playground spaces, this research both agrees with their findings of the attention benefits provided by these exposures, while at the same time suggesting that further fine tuning may be necessary so that these benefits can continue to be received as tree foliage changes in colour or disappears according to the season. Students with attention function disabilities, such as ADD or Attention Deficit Hyperactivity Disorder (ADHD), may find their ability to mitigate the condition through the mental restoration that would otherwise be provided during recess in those seasons when the trees have foliage, lessened in those seasons where trees are without leaves.
Surprisingly the Trees Inleaf Orange Foliage condition was rated as providing equal levels of perceived restoration as the Trees Inleaf Green Foliage condition. The potential negative associations attached to the fall season, as the harbinger of winter, were expected to negatively influence the response to the fall colour scenes, but that does not appear to be the case. As most attention restoration studies focus on “green” environments as the restorative binary opposite to urban environments, we may have to rethink this relationship, as it appears that perhaps “orange”(or red or yellow) is at least as restorative as “green” when it comes to foliage. In fact the rankings showed two of the fall foliage conditions (Trees Inleaf Orange Foliage), were rated the highest in the sample, which suggests that perhaps further investigation of fall foliage colour may be warranted.
Does the addition of conifer trees extend the restorative effect of schoolyard plantings during times when deciduous trees have no foliage?
Student participants perceived the use of a seasonal planting approach, that includes evergreen trees, as having greater restorative effect in the Trees Leafless scenarios that would be representative of late fall, winter and early spring. Although the ratings were the lowest overall for all of the Trees Leafless conditions, when conifers were added to each of these scenes, they were rated as having greater perceived restoration than scenes where deciduous trees had no visible leaves. This is a very important finding as it validates a long held belief among designers, that seasonal interest in planting design leads to better landscapes year round. Now we may have signs that point to potential reasons as to why.
Beyond providing aesthetic appeal, seasonal plantings that include evergreens may serve to enhance the restorativeness of the landscape. It is further suggested that even in those seasons with an abundance of green foliage (spring or summer), the introduction of evergreen conifers may increase the restorative quality of the landscape. While the change in perceived attention index scores was small overall when comparing the Trees Leafless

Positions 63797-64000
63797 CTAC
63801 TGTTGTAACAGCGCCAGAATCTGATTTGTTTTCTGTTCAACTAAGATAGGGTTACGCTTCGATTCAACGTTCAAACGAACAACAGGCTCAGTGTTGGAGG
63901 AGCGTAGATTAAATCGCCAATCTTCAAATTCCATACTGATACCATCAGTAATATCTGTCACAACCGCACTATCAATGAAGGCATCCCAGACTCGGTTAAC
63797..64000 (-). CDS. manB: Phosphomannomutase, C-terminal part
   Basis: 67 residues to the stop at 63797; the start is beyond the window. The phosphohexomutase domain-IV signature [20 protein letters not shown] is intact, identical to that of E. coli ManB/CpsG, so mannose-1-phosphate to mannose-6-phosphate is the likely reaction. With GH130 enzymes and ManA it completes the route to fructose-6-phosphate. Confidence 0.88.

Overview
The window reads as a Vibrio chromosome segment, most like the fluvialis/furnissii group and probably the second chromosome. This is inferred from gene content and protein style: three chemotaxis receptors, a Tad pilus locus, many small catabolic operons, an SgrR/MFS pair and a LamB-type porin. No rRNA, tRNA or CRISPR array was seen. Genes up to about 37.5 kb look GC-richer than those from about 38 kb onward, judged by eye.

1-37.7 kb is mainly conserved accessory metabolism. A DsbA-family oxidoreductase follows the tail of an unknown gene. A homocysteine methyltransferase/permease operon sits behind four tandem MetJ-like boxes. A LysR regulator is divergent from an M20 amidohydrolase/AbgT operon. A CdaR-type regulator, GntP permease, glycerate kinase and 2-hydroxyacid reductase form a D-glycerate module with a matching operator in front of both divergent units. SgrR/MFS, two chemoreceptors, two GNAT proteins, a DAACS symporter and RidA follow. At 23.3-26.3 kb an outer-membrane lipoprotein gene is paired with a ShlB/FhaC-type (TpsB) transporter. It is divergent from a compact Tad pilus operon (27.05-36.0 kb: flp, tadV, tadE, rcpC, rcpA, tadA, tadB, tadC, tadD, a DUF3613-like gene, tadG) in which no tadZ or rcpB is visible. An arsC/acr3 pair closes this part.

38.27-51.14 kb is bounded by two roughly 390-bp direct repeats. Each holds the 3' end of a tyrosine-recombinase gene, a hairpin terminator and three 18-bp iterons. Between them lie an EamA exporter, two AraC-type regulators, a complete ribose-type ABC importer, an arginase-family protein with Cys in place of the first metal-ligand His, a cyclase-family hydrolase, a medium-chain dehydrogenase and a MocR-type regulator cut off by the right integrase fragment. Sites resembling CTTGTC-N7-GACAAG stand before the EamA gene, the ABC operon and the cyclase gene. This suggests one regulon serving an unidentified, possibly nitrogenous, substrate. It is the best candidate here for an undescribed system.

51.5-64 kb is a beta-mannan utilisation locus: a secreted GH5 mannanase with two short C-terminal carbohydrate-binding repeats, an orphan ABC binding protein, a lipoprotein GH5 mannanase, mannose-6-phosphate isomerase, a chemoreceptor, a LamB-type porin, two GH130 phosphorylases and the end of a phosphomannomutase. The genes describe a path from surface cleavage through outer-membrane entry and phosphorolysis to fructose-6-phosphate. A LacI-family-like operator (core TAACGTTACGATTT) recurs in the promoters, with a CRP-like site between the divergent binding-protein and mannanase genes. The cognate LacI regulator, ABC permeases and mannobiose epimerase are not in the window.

scenes with and without evergreens, the lived experience produces a more pronounced effect and should be tested through further research. Han’s [23
] study of the influence of including plants in children’s classroom showed positive influence upon both perceived health and a reduction in reported behavioral incidents and absences due to illness, which indicates that small interventions as part of children’s school day experience may provide significant benefits. Adding evergreens to the school playgrounds of children living in regions where trees are predominantly deciduous may provide a small improvement in perceived restoration, as suggested in this study. There is also potential for there to be other healthful benefits from seasonal planting strategies that may aid in combating seasonal health conditions, from flu to seasonal affective disorder, to which children may be subject in northern climates.
This research adds to a growing body of research on children’s environment and behavior from disciplines of Geography, Environmental Psychology and Landscape Architecture that suggest that natural environmental exposure, in this case specifically to trees, are perceived to be healthy components in children’s learning environments. What is novel about this work is that the results suggest that the differences in seasonal variation in deciduous tree foliage creates a corresponding variation in the healthful attention functioning benefits provided by this environmental exposure.
This study supports some long standing assumptions and practices in the landscape design field regarding the importance of planting for seasonal interest. Having evidence to support design decisions in schoolyard environments is of great importance as the process of making changes to schoolyards is often a laborious and bureaucratic process requiring many levels of approvals in order to realize projects with very limited budgets to fund them. This research suggests the need to make decisions that maximize the impact of small budgets to produce the most supportive environments for children.
As expected, the lack of foliage in the late fall, winter and early spring, creates an environment that is perceived as having low restorative value for the school children that would experience it. As one would imagine, providing a landscape that supports attention functioning in the cold Canadian winter landscape, when deciduous trees are leafless, is a challenge. This study demonstrates that there is a significant difference in the perceived restoration of the Trees Leafless condition if evergreen conifers are added to the planting mix. Landscape design professionals have attempted to combat the lack of “green” in the leafless periods through planting evergreens for seasonal interest in many other contexts, but rarely is this done in school greening projects. The focus of schoolyard greening tends to be upon the provision of shade, which is not a feature offered by most evergreens in the region studied; however this study shows that there is a functional justification for their inclusion. Evergreens improve the perceived restorativeness ratings in elementary school children and therefore this design approach is expected to support healthy attention functioning in the months with little foliage offered by deciduous tree types. Another practical consideration is the lower cost of evergreen conifers versus deciduous trees, which has significance in the context of the limited budgets that typically constrain schoolyard greening projects. Given the length of time that trees are in the leafless condition during the school year in most Canadian cities, up to half of the school year (four to five months), design interventions that improve the low restorative capacity of the schoolyard are very important, especially in those schools where socio-economic distress levels are high and the need for attention restoration is likely in greater demand.